Decoding cultural landscapes: guiding principles for the management of interpretation in cultural world heritage sites

Kamel, Ehab (2011) Decoding cultural landscapes: guiding principles for the management of interpretation in cultural world heritage sites. PhD thesis, University of Nottingham.

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Conserving the cultural significance of heritage sites - as the guardians of social unity, place identity, and national pride - plays an essential role in maintaining sustainable social development, as well as preserving the variations identifying cultural groups and enriching the interaction between them. Consequently, and considering the importance of the built environment in communicating, as well as documenting, cultural messages, this research project, started in 2007, develops a set of guiding principles for interpretation management, as a process for conserving cultural World Heritage Sites; by maintaining and communicating their cultural significance through managing newly added architectural, urban, and landscape designs to such heritage sites. This research was mainly conducted to investigate and explain a concern regarding a gap that is increasing between people and the cultural heritage contexts they reside- particularly in Egypt- and to suggest a strategy for professionals to understand such sites from a perspective that reflects the public cognition.

Adopting Grounded Theory methodology, the research develops a series of principles, which are intended to guide the process of cultural heritage conservation; through a critical analysis of current heritage conservation practices in World Heritage Sites. The research shows how they [the guiding principles] correspond to the contemporary perception of cultural heritage in literature, for which, a thorough discussion of literature, as well as critical analysis of UNESCO’s heritage conventions and ICOMOS charters are carried out. The research raises, discusses, and answers several key questions concerning heritage conservation, such as: whether UNESCO’s conventions target the right heritage or not; the conflicts appearing between heritage conservation documents (conventions and charters); whether intangible heritage can be communicated through design; and the effect of Western heritage ideology on heritage conservation practices. This is carried out through the use of interpretive discourse analysis of literature and heritage documents, and personal site observations and questionnaire surveys carried out in two main World Heritage Sites: Historic Cairo in Egypt and Liverpool city in the UK. The two case studies contributed to the understanding of the general public’s perception of cultural Heritage Sites, and how such perception is reflected in current heritage conservation practices.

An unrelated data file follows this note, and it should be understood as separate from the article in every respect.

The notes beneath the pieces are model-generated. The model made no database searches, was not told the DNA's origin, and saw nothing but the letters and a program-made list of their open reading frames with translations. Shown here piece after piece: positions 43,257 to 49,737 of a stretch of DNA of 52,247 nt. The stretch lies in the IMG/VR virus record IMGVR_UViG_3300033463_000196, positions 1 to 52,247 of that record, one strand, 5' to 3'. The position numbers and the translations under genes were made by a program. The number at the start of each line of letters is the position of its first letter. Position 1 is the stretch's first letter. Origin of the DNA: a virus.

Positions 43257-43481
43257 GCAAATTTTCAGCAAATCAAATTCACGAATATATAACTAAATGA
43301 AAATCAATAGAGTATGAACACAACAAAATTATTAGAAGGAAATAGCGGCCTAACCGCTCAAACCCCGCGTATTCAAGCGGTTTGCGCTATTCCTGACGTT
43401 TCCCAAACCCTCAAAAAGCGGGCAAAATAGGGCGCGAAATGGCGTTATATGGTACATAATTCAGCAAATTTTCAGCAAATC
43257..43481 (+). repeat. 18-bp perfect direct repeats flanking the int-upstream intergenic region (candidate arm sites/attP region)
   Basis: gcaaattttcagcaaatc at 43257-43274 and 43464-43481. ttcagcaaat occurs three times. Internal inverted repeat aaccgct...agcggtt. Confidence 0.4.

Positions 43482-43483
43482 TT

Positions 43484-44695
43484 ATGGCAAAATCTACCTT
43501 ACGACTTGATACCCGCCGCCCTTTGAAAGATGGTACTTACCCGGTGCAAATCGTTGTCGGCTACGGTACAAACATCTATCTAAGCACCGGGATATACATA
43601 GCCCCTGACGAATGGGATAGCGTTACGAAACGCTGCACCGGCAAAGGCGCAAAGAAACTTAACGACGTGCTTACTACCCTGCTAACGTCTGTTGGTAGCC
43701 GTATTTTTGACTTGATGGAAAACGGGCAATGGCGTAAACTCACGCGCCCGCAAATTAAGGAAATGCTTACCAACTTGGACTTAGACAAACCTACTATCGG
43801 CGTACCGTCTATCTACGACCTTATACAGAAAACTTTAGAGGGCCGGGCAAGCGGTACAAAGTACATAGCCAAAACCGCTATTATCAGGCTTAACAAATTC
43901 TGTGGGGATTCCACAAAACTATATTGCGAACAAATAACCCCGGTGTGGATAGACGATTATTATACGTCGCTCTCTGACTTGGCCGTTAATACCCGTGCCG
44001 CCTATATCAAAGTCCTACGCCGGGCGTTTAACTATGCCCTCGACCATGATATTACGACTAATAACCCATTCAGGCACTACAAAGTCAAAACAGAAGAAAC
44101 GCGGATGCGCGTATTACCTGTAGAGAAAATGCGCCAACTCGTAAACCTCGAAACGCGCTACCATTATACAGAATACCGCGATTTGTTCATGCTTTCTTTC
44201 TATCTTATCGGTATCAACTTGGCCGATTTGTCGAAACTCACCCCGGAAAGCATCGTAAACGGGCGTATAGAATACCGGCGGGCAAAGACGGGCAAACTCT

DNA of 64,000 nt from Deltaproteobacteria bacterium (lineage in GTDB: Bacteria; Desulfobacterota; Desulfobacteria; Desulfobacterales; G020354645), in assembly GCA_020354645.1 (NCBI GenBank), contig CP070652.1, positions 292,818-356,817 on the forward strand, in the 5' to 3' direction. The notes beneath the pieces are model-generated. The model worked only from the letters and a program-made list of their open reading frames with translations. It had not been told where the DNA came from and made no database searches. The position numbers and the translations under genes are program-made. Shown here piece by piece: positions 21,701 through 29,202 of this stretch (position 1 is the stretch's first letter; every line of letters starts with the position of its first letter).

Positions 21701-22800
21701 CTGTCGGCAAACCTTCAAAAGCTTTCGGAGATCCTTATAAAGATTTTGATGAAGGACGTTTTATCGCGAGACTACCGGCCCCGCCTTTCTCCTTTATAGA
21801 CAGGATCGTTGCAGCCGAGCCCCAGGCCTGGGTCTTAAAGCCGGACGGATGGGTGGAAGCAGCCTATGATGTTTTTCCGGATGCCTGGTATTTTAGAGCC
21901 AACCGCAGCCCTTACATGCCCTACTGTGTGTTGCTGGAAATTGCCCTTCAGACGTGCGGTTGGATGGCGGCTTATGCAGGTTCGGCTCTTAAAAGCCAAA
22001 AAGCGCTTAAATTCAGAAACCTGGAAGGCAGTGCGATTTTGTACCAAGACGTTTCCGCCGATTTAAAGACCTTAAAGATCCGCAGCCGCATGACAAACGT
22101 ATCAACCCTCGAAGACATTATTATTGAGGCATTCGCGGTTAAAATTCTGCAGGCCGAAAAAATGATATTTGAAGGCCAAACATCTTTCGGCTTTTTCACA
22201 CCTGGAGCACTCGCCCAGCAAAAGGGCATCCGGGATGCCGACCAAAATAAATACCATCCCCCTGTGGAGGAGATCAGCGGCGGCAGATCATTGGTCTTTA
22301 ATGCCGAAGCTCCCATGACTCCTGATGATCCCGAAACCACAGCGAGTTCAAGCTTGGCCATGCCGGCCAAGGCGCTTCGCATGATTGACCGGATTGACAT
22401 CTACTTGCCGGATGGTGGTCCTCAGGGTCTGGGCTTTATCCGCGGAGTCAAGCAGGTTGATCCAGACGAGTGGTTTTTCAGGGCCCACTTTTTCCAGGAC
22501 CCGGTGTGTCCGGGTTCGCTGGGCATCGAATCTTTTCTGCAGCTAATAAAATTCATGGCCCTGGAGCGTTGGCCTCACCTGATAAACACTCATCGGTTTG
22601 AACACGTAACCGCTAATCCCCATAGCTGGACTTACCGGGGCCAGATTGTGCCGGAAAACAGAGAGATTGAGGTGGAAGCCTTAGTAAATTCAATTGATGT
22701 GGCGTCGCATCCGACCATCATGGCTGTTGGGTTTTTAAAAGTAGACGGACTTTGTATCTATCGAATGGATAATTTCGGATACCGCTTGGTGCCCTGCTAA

The thesis decodes cultural World Heritage Sites into three intersecting levels: the ‘cultural significances’ (or ‘open codes’), which represent different categories under which people perceive historic urban landscapes; the ‘cultural concepts’ (or ‘axial codes’), which are considered as the objectives of heritage conservation practice, and represent the general concepts under which cultural significances influence the heritage interpretation process; and finally, the ‘interpretation strategy tactics’, the UNCAP Strategy (or the ‘selective coding’), which are the five overarching principles guiding the interpretation management process in cultural heritage sites. This strategy, the UNCAP (Understanding people; Narrating the story; Conserving the spirit of place; Architectural engagement; and Preserving the built heritage), developed throughout this research, is intended to help heritage site managers, curators, architects, urban designers, landscape architects, developers, and decision makers to build up a thorough understanding of heritage sites, which should facilitate the establishment of more interpretive management plans for such sites, and enhance the communication of meanings and values of their physical remains, as well as emphasizing the ‘spirit of place’; for achieving socio-cultural sustainability in the development of World Heritage Sites.

Item Type: Thesis (University of Nottingham only) (PhD)
Supervisors: Hale, J.
Hanks, L.
Keywords: cultural landscapes, world heritage sites, liverpool, cairo, grounded theory, unesco, uncap, cultural heritage, heritage management, interpretation, perception, heritage conservation
Subjects: G Geography. Anthropology. Recreation > G Geography (General)
Faculties/Schools: UK Campuses > Faculty of Engineering > Built Environment
Item ID: 11845
Depositing User: EP, Services
Date Deposited: 27 Sep 2011 08:27
Last Modified: 15 Dec 2017 20:33

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